With the changes occur­ring in health­care and insur­ance, it can be tricky and diffi­cult to under­stand. Here are a few high-level tips and expla­na­tions of commonly used termi­nol­ogy that you will come across during this process. 

Filing a claim:
After you receive treat­ment your doctor or care provider submits a bill for payment to your insur­ance company. When the bill is sent to your insur­ance company it is called a claim. The insur­ance company reviews the claim and processes it. Once your insur­ance company receives the proper paper­work they deter­mine whether or not the services you received are covered by your policy, how much of the cost will be paid to the doctor by the insur­ance company and how much you will pay. In a worst-case scenario, they deny your claim entirely. 

Denial of claim:
A denial of your insur­ance claim can result when you receive services that are not covered by your insur­ance policy. You should review your policy and under­stand the limi­ta­tions of your policy before receiv­ing medical treat­ment. This is essen­tial for elec­tive, non-emer­gent proce­dures. If your services are not covered by your insur­ance this will result in a higher out-of-pocket expense for you.

If you are a member of an HMO (Health Main­te­nance Orga­ni­za­tion) you are required to receive approval for the medical proce­dure and to pay your portion of the bill, your co-payment, before you receive the care. Denial of service for you, as an HMO subscriber, means that you are denied approval for a medical proce­dure that you want or feel that you need.

A denial of your claim either results in you not being reim­bursed or being billed for the portion of your bill that remains unpaid.

Common reasons your claim can be denied: 

  • The insur­ance forms were filled out improp­erly. Make sure the insur­ance infor­ma­tion you submit to your health care provider is accu­rate and timely.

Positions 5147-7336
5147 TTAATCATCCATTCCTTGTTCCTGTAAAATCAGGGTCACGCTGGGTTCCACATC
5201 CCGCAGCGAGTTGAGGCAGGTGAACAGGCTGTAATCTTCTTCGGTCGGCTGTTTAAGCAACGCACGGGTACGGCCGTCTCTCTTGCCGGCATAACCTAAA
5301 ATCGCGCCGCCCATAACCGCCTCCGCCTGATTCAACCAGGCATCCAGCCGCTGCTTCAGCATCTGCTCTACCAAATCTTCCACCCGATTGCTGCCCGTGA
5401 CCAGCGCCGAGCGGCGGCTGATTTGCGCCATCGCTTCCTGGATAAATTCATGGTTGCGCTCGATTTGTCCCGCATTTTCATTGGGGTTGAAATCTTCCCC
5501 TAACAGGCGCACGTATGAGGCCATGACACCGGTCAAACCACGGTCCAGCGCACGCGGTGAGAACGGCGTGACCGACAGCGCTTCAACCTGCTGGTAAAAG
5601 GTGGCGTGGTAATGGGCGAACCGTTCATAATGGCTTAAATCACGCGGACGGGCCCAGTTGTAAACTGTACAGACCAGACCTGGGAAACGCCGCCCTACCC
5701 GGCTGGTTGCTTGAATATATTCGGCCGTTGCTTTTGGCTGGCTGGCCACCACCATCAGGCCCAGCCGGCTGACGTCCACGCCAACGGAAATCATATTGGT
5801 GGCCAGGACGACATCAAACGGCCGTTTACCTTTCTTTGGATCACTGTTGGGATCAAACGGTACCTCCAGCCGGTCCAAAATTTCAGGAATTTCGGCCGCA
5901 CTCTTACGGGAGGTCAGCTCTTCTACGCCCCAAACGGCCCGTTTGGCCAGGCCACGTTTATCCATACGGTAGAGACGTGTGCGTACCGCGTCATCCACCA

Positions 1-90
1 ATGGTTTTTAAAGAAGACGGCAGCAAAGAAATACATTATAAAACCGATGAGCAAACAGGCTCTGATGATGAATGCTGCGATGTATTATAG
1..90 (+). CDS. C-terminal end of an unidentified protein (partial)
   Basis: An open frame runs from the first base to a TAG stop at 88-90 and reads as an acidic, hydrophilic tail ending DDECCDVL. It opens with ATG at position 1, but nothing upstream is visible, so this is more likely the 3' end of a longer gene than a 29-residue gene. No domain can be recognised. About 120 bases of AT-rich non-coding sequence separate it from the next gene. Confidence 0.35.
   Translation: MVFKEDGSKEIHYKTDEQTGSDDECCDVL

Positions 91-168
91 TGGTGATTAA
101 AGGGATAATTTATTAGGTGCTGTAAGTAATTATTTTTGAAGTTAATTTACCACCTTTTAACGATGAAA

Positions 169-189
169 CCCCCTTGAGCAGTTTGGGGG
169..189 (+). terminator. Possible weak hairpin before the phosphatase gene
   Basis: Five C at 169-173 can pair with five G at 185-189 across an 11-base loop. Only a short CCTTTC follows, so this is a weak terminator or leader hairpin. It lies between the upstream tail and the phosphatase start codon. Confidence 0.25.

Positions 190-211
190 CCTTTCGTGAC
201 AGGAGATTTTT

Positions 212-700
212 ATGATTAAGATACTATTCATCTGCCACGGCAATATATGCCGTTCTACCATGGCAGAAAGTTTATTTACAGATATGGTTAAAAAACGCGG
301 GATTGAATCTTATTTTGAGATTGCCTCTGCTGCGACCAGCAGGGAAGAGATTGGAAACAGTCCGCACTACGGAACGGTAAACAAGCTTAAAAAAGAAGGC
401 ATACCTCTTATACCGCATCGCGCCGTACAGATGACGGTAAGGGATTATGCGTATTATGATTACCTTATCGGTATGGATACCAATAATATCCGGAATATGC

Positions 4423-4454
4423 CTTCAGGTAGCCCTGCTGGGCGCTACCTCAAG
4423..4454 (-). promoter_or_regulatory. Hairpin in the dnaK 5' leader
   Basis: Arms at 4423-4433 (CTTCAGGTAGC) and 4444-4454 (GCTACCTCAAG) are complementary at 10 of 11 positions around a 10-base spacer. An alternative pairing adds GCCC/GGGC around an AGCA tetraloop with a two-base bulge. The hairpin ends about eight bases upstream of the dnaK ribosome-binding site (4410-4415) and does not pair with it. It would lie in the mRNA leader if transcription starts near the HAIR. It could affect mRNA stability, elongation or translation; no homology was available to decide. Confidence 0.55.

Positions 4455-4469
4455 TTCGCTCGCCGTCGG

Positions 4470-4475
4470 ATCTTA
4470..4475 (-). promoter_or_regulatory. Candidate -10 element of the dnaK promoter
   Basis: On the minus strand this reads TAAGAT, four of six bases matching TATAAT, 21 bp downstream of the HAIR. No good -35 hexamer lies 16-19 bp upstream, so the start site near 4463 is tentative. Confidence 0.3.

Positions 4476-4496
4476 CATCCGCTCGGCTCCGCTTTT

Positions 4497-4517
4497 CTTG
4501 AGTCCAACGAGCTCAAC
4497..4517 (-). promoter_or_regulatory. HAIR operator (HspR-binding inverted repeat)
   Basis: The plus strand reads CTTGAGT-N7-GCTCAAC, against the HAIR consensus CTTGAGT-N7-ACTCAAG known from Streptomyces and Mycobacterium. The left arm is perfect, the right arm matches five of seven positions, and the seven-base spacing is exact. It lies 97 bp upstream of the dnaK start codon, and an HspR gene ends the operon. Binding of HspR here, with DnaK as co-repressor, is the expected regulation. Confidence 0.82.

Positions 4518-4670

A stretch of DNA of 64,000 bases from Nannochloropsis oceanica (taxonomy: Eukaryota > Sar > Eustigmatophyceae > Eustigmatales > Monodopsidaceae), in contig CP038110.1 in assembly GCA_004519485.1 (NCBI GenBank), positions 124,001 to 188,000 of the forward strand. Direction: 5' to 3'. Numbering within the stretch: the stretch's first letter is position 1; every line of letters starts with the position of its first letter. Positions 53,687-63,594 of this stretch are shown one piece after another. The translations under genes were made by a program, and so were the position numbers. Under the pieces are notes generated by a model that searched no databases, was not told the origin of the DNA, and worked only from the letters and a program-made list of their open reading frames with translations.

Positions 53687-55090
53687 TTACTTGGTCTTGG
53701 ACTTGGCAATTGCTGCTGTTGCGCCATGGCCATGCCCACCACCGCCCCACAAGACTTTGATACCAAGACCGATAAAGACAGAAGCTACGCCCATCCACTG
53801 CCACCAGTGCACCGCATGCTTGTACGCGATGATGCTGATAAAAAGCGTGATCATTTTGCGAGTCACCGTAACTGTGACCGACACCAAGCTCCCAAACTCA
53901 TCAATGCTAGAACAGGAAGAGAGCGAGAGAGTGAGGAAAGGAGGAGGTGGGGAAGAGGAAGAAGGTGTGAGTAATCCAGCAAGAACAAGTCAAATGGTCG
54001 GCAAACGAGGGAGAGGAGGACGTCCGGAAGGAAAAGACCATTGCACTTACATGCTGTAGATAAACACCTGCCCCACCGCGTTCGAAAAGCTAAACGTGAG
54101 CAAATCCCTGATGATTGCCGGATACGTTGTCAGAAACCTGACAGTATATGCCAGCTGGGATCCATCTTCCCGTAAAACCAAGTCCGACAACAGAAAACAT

• The claim was not submit­ted in a timely manner. It is your respon­si­bil­ity to ensure your health care provider has the correct insur­ance infor­ma­tion at the time of services. Your insur­ance company places a time limit on accept­ing your claim. If your claim is filed after the dead­line, it could be denied. It is your respon­si­bil­ity to know your insur­ance company’s require­ments and to meet them. 
  • Your treat­ment was excluded, per the terms of your policy. Every health insur­ance policy contains some treat­ments that are excluded. Again, it is your respon­si­bil­ity to know the rules of your policy, as you will bear full finan­cial respon­si­bil­ity if you receive treat­ment that is not covered. Check with your insur­ance provider prior to treat­ment to ensure you are covered. 
  • You received treat­ment with­out proper approval and autho­riza­tion. Make sure that you obtain proper approval and permis­sion when­ever it is required. Contact your insur­ance company for more infor­ma­tion about pre-authorization.

insurance tips

1. Know your policy: Insur­ance cover­age varies from policy to policy. It is your respon­si­bil­ity to know which kind of medical proce­dures and treat­ments are covered under your plan. Some poli­cies require that treat­ments be limited to strict guide­lines. Insur­ance policy deductibles can vary
within your policy depend­ing on the kind of treat­ment you seek and/​or the treat­ment you received. If you have any ques­tions concern­ing wither a portion of your care is covered, your deductible and/​or any other cover­age options please contact your insur­ance company.

2. Check with your insur­ance provider before treat­ment: It can be very confus­ing to know exactly how your cover­age applies. Check with your health­care provider to get an accu­rate descrip­tion of the care you are seek­ing. Then contact your insur­ance provider to see how much of your treat­ment they will cover and how much you will be respon­si­ble for. Obtain­ing this infor­ma­tion before your proce­dure will protect you from unex­pected costs and denied claims.